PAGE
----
Conveyor belts that are transporting cargo that contains oil or resin such as grain, biomass, organic fertilizers and other forms of cargo containing wood derivatives need to be made of a rubber compound that is resistant to oil. Rubber belts that are not adequately resistant will provide a much shorter working life than they should. As the oil imperceptibly penetrates the rubber, the ability of the rubber to withstand abrasive wear will decrease quite dramatically. As the rubber continues to soften it also steadily loses its tensile strength while at the same time becoming much more prone to ripping and tearing. The next stage is when the rubber begins to swell and distort. This causes steering and handling problems along with a serious reduction in the elongation at break (the amount of stretch before the belt snaps).
There are two distinct sources of oils that damage rubber — vegetable/animal and mineral. Vegetable oil is the most predominant source of bulk cargo materials and is defined as all forms of oil (and resin) that are derived from flora and fauna. Mineral oil on the other hand is usually a liquid by-product of refining crude oil to make gasoline and other petroleum products. Mineral oil is composed mainly of alkanes and cycloalkanes, which are related to petroleum. It is important to bear in mind that there can be a marked difference in the swelling caused by different oils and resins on rubber compounds.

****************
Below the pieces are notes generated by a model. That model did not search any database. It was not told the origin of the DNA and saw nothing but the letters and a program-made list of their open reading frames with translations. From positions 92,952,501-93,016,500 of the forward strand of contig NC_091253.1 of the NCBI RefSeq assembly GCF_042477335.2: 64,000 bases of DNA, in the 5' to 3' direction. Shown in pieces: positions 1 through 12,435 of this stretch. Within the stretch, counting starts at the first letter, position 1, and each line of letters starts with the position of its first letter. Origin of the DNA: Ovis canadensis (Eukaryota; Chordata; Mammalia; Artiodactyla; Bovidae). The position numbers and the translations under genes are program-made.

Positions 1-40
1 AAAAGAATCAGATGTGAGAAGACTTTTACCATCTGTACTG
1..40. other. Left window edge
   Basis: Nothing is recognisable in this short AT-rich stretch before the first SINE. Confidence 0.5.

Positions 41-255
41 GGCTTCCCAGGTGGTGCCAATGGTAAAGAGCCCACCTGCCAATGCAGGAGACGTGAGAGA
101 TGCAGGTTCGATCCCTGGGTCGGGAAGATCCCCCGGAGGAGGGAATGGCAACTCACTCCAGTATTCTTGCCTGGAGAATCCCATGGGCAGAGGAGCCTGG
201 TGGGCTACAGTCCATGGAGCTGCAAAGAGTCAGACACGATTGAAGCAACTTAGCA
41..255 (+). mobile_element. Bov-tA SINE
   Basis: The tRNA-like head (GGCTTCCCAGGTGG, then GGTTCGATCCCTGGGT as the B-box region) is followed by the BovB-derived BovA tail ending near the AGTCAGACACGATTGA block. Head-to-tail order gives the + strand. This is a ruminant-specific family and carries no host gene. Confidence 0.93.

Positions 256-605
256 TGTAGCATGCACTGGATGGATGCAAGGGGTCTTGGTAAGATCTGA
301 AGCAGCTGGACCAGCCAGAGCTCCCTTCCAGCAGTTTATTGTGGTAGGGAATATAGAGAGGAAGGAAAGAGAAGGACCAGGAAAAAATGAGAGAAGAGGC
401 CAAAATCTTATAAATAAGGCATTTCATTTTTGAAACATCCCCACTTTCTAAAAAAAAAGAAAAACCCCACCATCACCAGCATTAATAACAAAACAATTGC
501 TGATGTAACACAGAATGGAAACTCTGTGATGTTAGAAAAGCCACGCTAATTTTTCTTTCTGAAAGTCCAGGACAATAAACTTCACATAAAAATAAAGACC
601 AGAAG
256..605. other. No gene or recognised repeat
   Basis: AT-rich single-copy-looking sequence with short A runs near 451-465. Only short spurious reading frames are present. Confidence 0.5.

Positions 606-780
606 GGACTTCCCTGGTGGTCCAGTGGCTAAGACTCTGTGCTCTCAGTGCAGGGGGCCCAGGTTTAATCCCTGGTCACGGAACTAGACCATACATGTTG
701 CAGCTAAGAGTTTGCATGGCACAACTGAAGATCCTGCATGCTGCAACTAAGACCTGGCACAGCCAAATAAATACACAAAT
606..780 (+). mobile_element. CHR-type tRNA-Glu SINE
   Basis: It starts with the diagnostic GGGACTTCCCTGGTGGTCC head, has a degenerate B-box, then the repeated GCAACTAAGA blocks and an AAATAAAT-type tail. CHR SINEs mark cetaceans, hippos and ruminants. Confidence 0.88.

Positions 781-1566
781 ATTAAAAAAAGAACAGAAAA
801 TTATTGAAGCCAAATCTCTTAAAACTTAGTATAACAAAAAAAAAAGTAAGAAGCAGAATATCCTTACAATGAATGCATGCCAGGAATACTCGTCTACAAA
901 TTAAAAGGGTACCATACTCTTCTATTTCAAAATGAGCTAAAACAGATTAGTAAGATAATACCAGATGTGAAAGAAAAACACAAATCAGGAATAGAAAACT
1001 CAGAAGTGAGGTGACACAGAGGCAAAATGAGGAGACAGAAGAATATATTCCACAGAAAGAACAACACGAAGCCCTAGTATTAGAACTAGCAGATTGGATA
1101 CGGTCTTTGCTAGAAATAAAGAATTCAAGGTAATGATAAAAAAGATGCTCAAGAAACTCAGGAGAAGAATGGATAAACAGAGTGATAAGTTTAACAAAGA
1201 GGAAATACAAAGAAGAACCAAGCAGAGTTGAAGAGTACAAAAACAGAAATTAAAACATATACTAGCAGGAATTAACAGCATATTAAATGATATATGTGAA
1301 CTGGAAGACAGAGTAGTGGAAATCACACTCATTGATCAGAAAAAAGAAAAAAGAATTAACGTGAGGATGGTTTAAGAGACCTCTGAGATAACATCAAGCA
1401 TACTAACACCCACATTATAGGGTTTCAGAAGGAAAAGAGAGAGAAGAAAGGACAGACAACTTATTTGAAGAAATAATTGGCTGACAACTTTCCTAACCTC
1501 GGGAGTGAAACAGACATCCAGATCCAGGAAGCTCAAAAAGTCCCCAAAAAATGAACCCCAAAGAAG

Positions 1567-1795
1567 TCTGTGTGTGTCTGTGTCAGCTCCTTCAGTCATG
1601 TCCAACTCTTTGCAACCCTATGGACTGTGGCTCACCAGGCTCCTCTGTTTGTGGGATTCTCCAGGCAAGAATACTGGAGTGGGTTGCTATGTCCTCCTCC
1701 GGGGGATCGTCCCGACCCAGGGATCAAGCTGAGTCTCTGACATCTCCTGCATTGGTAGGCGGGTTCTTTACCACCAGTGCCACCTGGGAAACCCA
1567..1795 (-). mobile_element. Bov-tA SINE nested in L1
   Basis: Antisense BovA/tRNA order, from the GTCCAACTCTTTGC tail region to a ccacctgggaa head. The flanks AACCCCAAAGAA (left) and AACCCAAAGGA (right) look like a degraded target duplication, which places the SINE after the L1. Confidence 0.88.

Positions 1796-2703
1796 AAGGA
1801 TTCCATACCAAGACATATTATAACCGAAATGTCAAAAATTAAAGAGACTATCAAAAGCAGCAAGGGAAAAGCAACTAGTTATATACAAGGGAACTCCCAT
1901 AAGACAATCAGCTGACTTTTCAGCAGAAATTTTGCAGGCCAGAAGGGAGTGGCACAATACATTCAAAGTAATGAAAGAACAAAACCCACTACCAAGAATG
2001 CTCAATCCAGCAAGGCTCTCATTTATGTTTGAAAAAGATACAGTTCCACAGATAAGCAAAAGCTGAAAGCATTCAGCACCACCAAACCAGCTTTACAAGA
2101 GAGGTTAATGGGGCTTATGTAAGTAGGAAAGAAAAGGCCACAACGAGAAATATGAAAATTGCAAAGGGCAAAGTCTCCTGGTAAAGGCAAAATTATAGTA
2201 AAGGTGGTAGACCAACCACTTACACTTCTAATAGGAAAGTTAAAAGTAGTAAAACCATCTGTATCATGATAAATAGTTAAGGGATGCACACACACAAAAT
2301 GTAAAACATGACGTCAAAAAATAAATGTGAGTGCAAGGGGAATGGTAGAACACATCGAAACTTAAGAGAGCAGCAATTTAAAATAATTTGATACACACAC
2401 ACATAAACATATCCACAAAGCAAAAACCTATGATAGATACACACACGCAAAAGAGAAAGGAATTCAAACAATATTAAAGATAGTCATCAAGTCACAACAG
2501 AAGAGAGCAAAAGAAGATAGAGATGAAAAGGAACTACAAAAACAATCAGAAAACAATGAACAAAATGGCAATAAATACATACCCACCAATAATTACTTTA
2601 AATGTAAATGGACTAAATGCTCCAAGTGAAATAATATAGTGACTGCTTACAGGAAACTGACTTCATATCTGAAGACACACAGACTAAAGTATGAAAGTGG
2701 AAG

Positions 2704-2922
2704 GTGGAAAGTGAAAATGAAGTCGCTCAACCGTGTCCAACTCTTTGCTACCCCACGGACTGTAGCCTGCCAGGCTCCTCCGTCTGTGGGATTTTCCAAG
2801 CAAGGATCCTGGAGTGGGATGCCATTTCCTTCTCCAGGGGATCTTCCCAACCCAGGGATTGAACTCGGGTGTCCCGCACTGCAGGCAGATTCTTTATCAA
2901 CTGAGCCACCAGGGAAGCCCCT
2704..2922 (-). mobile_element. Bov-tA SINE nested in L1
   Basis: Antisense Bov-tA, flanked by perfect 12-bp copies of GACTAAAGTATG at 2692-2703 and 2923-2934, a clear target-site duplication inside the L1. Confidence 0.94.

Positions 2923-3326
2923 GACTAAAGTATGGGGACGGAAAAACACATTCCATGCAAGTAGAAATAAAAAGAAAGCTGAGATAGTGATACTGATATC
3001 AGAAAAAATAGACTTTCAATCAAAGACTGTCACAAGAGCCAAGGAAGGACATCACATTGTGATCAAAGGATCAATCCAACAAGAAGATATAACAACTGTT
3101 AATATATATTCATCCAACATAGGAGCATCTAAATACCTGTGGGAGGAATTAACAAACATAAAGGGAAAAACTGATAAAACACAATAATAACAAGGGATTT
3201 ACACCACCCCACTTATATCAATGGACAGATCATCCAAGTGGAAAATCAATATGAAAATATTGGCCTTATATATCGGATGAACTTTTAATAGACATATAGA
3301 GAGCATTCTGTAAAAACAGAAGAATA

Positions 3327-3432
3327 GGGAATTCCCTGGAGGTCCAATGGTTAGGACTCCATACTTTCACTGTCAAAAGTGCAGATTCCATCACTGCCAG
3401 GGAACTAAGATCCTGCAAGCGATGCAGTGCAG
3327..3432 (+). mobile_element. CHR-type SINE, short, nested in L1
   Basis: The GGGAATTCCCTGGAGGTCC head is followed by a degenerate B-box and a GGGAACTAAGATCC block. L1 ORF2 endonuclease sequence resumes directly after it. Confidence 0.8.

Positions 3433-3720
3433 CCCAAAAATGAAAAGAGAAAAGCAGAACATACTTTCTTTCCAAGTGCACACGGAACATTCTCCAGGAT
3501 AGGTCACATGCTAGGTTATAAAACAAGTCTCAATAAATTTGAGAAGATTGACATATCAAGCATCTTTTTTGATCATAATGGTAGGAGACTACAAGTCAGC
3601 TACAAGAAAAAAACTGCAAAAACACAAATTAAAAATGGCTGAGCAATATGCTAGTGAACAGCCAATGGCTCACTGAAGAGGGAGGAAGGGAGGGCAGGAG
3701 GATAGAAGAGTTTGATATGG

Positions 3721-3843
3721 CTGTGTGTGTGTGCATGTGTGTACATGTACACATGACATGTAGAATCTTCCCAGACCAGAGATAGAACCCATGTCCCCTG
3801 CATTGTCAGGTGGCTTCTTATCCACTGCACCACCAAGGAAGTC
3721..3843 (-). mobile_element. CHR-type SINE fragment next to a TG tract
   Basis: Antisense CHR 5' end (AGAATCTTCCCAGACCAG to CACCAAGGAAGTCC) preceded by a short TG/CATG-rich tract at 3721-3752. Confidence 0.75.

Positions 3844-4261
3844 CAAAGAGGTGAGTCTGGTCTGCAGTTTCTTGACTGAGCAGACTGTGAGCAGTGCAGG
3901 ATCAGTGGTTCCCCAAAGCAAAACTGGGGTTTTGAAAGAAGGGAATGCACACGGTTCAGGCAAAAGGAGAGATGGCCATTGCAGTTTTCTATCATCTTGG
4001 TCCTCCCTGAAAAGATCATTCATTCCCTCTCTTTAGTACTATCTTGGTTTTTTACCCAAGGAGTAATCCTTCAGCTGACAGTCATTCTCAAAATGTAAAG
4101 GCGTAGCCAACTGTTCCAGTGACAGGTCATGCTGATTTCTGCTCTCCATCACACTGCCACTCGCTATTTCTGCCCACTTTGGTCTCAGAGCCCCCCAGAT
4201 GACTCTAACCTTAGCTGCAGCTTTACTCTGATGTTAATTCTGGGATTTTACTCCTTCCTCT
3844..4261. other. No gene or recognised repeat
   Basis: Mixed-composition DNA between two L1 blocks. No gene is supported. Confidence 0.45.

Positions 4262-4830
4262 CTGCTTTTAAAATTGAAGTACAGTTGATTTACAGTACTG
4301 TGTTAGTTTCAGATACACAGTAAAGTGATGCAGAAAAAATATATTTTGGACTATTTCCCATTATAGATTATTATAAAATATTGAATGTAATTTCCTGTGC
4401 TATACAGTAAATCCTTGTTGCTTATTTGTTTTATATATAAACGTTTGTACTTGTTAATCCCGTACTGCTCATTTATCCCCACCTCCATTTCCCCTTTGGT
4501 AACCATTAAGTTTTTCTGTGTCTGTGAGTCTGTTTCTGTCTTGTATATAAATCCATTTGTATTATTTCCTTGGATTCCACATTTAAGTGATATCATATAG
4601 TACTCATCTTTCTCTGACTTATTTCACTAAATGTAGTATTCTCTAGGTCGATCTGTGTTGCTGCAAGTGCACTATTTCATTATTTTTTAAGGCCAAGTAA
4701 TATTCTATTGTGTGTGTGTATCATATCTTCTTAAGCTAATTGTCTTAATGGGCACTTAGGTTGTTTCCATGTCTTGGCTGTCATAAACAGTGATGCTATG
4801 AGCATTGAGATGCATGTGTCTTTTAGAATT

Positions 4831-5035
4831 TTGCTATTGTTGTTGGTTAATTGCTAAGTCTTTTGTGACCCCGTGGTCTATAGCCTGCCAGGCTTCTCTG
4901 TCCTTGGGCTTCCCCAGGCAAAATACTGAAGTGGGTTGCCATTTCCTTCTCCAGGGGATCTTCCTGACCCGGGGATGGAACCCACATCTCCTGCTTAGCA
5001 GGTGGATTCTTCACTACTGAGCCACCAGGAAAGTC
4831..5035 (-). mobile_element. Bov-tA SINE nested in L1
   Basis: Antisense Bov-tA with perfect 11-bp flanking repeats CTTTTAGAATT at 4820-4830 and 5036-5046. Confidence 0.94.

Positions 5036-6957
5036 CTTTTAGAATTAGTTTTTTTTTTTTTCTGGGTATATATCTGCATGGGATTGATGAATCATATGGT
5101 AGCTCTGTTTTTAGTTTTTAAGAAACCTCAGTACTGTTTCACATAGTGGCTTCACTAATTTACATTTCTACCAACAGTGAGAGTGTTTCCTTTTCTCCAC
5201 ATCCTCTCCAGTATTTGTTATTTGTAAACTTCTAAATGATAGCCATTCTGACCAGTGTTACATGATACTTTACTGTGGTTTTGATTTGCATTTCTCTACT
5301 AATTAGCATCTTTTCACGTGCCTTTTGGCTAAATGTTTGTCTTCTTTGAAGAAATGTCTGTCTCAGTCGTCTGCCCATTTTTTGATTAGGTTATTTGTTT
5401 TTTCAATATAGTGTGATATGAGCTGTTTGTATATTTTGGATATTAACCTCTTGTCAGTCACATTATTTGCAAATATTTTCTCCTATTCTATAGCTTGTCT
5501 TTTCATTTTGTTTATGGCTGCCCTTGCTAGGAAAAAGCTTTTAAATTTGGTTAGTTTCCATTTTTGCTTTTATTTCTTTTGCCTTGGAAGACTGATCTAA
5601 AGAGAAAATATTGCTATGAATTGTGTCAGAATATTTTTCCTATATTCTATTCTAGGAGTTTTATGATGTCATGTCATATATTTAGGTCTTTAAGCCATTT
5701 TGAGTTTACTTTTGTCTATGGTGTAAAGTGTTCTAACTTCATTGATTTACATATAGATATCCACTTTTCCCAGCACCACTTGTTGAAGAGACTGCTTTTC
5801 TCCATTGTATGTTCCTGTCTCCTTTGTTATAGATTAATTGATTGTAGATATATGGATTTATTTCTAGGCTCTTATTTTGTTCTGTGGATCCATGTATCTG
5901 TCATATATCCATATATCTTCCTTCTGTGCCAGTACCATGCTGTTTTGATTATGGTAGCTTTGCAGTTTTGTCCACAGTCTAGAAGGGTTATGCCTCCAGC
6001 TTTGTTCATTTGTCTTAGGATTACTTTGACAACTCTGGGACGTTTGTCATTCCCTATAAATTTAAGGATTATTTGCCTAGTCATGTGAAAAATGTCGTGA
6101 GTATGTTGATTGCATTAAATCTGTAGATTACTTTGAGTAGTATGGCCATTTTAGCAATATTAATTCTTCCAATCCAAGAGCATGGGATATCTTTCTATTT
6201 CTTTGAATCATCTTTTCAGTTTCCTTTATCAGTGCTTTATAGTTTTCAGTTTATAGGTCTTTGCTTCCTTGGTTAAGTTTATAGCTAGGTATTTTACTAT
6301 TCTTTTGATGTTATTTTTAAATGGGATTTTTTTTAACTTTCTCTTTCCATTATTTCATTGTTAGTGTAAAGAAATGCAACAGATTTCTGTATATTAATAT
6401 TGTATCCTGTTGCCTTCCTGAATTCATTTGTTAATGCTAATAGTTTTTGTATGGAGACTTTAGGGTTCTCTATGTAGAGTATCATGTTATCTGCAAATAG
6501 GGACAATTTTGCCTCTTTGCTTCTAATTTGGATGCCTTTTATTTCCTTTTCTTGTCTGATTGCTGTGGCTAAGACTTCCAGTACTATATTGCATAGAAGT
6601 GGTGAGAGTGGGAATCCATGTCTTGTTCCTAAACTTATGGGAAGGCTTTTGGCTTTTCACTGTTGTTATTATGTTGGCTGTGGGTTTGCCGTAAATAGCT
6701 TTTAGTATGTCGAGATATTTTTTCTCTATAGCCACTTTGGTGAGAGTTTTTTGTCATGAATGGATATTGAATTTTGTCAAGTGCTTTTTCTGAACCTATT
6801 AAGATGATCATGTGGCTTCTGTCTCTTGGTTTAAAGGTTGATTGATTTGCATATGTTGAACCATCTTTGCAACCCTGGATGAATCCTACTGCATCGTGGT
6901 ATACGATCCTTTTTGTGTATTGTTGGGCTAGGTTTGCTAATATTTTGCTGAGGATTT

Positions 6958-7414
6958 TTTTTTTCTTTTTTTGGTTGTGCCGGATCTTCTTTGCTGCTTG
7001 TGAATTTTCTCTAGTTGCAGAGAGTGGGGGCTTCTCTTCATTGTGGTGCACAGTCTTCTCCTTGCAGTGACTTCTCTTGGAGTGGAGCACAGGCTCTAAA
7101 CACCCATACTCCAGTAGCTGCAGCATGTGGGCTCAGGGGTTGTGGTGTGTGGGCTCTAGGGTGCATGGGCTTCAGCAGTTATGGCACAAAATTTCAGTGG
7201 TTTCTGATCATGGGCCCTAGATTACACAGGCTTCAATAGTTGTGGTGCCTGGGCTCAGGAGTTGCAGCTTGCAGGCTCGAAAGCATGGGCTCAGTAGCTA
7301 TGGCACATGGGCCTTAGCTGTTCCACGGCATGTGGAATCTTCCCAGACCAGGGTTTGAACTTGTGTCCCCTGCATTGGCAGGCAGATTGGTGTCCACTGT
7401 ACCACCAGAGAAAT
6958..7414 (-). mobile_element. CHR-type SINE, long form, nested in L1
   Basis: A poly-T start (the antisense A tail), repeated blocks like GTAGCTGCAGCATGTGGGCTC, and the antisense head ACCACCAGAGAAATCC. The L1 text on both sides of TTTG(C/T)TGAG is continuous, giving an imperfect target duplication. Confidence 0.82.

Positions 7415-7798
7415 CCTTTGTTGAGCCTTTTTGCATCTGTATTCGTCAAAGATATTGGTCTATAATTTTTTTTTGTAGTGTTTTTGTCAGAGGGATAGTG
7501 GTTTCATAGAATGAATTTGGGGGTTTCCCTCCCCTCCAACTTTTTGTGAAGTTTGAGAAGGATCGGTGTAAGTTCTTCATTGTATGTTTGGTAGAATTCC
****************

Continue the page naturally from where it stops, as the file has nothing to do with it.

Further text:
Despite the fact that each has its own particular effects, most conveyor belt manufacturers only offer one oil-resistant rubber cover quality compound. This is often referred to as ‘MOR’ (medium oil resistance). In my experience, providing the best possible protection against the differing effects of each category requires an oil-resistant rubber that is as specific as possible to the type of oil or resin rather than a single ‘one rubber compound suits all’ approach. A small number of manufacturers do have more than one type. Netherlands-based Dunlop Conveyor Belting is one such example with its ROM grade for vegetable-based oils and ROS grade for mineral-based oils and products with a particularly high concentration of vegetable oils or resins. It is important to be aware that some of the Oil seriously distorts the biggest manufacturers of flat rubber belts. belting in the world, primarily those in Asia but even some based in Europe, use the DIN reference number 22102 G when referring to oil-resistant belting. This can be very misleading because the fact is that there are no firm requirements, test methods or limits specific to oil-resistant belting associated with DIN 22102 G. The letter ‘G’ is simply used to denote oil- (or grease-) resistant belting and is NOT an indication of the actual resistance level. Oil-resistant conveyor belting can be quite a complex subject in its own right so if you have any doubts or questions then it is always best to seek expert advice.